By Show and Tell
By Bree Davies
By Bree Davies
By Cory Casciato
By Emilie Johnson
By Robin Edwards
By Bree Davis
By Josiah M. Hesse
Though a number of one-of-a-kind articles from Sipek's studio have been included, most of the items here are of the mass-produced variety. But don't be misled: Despite the modernist notion that industrial production makes things cheap and readily available, the Sipek work on display for the most part was put together by high-end factories like Italy's Driade or France's Sevres. So although many of the inclusions in the DAM show are available for purchase here in Colorado, you won't find them at Kmart; look instead to the toniest shops of Cherry Creek or Aspen. Told you Sipek's a postmodernist.
Many of Sipek's designs seem to defy classification, but there are some patterns that connect his work. He makes overt references to the proto-modern designs produced in his Czech homeland during the late nineteenth and early twentieth centuries. And he refers to the human figure not just ergonomically, as do the modernists, but symbolically: Many of his designs look as though they're wearing clothing. Both of these features are easy to see in a seminal work like the "Albertine" porcelain dinner service manufactured since 1988 by Driade. The bowls, for example, have rims decorated with tiny flowers and dots that recall traditional Czech ceramics--until we notice that the rims themselves undulate and are decorated to look like a lace petticoat. In the small cabaret table "Satomi San," made by Neotu in 1984, the classical form has been tweaked. Above the curving feet made of chrome, the table's legs seem to be wearing bell-bottom trousers.
The perfect antidote to all this frivolity is the last of the three DAM shows, the historical survey of industrial design. Even more than the Schwarcz and Sipek solo shows, New Concepts ably demonstrates how Miller is able to make the most from the least. The show is divided into two main parts: a series of vitrines that hold small objects (including ceramic dinnerware created by industrial design legend Russel Wright) and a row of furniture.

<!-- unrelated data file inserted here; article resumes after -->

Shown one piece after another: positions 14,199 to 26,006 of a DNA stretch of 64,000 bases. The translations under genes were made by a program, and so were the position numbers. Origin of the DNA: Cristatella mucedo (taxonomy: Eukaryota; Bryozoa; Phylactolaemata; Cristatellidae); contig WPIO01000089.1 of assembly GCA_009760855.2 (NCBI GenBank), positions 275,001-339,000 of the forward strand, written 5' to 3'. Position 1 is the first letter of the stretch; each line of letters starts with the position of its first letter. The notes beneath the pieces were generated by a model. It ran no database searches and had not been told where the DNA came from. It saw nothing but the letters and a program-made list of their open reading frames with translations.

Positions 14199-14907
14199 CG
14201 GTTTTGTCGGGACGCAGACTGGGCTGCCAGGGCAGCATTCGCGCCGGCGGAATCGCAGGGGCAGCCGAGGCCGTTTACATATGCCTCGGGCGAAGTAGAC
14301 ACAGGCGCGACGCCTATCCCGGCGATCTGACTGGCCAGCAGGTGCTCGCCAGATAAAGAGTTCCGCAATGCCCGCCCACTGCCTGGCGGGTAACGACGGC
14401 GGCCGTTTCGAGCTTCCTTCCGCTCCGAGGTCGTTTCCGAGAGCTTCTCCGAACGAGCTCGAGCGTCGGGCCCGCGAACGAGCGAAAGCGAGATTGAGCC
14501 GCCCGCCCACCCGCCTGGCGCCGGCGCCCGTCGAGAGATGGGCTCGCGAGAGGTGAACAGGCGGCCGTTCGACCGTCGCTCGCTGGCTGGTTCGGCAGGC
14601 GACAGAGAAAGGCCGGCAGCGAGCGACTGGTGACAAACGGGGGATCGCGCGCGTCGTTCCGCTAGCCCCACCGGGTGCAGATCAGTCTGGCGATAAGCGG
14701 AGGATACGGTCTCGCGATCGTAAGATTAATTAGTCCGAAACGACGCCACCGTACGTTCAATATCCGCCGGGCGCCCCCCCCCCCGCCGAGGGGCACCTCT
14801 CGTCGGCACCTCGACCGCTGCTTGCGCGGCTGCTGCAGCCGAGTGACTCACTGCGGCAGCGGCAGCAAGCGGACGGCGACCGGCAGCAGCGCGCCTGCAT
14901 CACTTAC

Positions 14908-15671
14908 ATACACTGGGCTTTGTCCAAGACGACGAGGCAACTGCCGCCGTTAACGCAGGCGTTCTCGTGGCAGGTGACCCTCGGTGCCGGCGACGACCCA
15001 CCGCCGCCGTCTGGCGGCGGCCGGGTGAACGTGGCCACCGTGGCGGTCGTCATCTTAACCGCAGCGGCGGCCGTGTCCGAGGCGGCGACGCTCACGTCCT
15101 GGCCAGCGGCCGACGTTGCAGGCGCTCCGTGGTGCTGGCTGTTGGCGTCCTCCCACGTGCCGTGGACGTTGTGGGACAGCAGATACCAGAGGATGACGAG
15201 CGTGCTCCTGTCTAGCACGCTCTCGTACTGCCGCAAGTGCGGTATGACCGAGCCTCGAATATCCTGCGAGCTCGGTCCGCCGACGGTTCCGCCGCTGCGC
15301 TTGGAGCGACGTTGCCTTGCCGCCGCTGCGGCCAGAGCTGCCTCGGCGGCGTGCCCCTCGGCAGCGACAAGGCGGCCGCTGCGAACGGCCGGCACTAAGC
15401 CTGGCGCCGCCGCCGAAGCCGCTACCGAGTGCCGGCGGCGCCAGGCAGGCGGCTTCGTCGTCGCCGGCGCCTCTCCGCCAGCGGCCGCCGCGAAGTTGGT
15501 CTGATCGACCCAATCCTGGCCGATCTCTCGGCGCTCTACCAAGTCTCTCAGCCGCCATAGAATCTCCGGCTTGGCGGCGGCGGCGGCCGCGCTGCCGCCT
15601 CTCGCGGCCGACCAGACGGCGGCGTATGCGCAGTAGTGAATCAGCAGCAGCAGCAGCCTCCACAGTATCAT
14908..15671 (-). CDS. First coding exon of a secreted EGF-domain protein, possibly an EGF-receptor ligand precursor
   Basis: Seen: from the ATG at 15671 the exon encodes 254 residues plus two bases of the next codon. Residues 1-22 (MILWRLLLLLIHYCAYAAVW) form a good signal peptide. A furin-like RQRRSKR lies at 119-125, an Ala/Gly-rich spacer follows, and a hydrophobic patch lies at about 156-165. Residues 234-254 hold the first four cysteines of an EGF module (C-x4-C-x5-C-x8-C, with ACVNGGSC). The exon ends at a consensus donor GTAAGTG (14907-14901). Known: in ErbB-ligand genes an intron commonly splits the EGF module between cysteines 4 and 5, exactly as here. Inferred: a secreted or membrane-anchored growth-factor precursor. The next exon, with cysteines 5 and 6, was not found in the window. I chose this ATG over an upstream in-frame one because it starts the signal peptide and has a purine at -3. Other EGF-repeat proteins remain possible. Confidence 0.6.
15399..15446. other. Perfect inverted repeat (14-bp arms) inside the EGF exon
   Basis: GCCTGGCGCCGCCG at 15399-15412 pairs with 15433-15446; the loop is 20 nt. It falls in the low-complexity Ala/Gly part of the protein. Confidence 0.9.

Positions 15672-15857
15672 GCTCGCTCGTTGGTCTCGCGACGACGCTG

The furniture portion is made up of ten pieces that fast-forward the viewer through the last two centuries, helping to illustrate how industrial production helped determine how or why things got designed the way they did. The first piece is an eighteenth-century Windsor chair whose design was clearly orchestrated by the use of lathe-turned elements. All of the furniture is wonderful, but the newly acquired World War I-era Gustav Stickley fall-front desk with inlaid designs by Harvey Ellis is unforgettable. And I can't stand not owning that 1950s bleached teak-and-white-marble credenza by Florence Knoll.
These three compelling shows establish Miller as one of the region's most savvy curators. Other curators, especially those at the Colorado History Museum who have had considerable trouble lately putting together coherent shows on topics related to material culture, could stand to take a page or two from Miller's book. Like him, they should choose high-quality inclusions and arrange them in such a way as to teach us something about history. Then we'll never again have to endure an abomination like the CHM's (sadly) still-open Shake, Rattle and Roll.
June Morris Schwarcz: The Art and Craft of Enamelled Metal; Borek Sipek: Auratic Architecture and Design; and New Concepts: The Industrial Revolution, 1776-1996, through June 1997 at the Denver Art Museum, 100 West 14th Avenue Parkway, 640-4433.